While picking up Thai take-out, my husband Chris and I ran into friends Robin and Ben who explained they were enjoying their last gourmet meal in town before embarking on their permanent move to England.
The encounter felt like a behind-the-scenes look at one of House Hunters International episodes. You know, that HGTV hit show where a buyer relocating across the globe looks at three houses and picks one—when in real life they’ve already decided.
The only thing our friends needed to complete this House Hunters International moment was host Suzanne Whang announcing: “New Jersey couple Robin and Ben are looking for a house in England. What will they find besides rain, boiled cabbage, and warm beer?”
We listened to Ben philosophize about what it meant to move abroad.
“Do you know what this is?” Ben asked, as he reached into his pocket and held up a single key. The waitress reached around him and set down an order of calamari.
“The key to spotting friends at Thai restaurants?” I guessed.
“Try again,” he said, diving into a plate piled high with fried squid.
“The key to stomach bacteria survival?” I asked.
He paused mid-bite, a fork full of tentacles dangling in the air. “Nope.”
“The key to rebuilding Afghanistan?” I wagered.
Tucking an uncooperative tentacle back into his lips, he shook his head.
“The key to unlocking more thought-provoking questions?” I persisted.
“No. Can I just tell you?” asked Ben.
I was going to say no and make him guess why, when Chris answered, “The extent of your responsibility now.”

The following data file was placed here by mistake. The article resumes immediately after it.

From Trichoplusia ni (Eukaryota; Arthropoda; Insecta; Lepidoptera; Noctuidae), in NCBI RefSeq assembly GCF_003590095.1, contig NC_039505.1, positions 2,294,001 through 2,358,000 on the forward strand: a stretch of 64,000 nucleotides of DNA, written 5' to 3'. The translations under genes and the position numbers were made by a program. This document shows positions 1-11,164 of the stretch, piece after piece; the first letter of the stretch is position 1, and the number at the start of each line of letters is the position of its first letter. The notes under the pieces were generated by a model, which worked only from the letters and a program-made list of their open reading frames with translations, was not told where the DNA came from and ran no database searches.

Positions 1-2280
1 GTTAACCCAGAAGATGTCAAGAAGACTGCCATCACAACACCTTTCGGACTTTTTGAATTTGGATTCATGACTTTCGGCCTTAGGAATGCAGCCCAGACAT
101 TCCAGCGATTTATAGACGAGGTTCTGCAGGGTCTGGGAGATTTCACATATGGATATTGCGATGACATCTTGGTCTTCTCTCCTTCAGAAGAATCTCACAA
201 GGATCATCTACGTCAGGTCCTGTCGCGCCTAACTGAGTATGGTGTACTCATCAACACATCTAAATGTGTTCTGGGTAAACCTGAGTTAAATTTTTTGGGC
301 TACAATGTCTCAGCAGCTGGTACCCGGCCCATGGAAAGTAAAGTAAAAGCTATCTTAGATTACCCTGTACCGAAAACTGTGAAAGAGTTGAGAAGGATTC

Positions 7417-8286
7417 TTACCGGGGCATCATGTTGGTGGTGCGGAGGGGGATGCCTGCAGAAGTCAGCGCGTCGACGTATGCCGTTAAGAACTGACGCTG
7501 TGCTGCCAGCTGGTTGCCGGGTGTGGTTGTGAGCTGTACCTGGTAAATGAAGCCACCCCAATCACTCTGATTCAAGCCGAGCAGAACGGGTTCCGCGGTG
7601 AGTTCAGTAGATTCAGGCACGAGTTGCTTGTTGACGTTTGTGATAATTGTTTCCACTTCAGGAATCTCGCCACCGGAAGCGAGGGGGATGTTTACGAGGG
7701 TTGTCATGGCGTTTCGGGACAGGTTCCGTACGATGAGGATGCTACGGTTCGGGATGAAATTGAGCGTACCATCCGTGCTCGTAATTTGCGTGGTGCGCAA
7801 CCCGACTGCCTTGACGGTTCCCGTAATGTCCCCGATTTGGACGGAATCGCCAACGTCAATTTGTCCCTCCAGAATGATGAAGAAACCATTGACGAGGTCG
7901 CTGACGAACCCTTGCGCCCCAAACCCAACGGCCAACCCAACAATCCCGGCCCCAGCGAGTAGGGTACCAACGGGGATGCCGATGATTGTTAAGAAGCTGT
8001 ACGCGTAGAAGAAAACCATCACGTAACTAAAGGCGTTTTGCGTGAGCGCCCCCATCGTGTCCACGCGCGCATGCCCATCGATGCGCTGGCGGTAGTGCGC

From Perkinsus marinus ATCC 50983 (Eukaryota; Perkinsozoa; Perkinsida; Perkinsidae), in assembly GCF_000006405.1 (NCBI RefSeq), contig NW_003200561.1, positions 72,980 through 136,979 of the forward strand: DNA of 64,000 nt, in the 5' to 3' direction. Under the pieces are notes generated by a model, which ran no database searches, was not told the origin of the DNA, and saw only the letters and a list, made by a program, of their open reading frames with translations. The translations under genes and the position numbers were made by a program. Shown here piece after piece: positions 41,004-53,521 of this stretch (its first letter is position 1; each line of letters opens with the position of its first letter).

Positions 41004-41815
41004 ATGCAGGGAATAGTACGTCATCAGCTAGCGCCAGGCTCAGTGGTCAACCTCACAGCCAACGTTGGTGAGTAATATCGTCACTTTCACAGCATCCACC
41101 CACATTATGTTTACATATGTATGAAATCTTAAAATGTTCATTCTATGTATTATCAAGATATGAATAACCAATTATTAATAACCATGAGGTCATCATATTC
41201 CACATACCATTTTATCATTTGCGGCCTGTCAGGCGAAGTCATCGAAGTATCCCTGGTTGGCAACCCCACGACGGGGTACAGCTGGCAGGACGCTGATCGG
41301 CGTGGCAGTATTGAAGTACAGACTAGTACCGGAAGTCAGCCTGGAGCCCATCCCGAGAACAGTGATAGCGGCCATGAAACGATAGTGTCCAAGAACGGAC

“Exactly,” Ben said with relief, likely more from the freedom from my guessing than his life burdens.
“We’ve sold our house, our car, everything. This last key is…”
“To your handcuffs?” I interjected, unable to resist making one last crack.
“Isn’t even mine,” he continued. “It’s the key to my brother’s house where we’ve been staying until we leave next week.”
“We even sold most of our large appliances because of the different electrical system there,” said Robin. “All the belongings we have left are on a boat headed to England right now. It’s nerve-wracking, but we’re really excited. And it will be a great career opportunity for me at the university.”
“Wow! That does sound exciting,” said Chris, “but it must be a weird feeling, letting everything go like that.”
I jingled the keys in my hand, and for the first time contemplated my own weighty key-ring: my house, my car, my daughter’s diary, the seven keys I couldn’t identify but was afraid to throw away, and the attached savings cards for Stop and Shop, PetSmart, and CVS, the places that summarized my life and the extent of my numerous responsibilities.
I considered our friend’s situation and felt envious of their sudden freedom from life’s burdens. But then I remembered, their freedom was temporary, and they’d be eating English food forever.
We picked up our Pad Thai, wished them luck and said goodbye.
“I’m happy for them but I think it’s going to be a big challenge adjusting to life in a new country,” Chris said.
“Yeah, and I think the first key they possess will be critical in helping them to adapt,” I said.
“Which key is that, the house key?” Chris guessed.
“No,” I answered, “the whiskey.”
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Do you ever dream of appearing on House Hunters International? Have you ever lived abroad? Have you ever dated a broad? Nyak Nyak Nyak . . .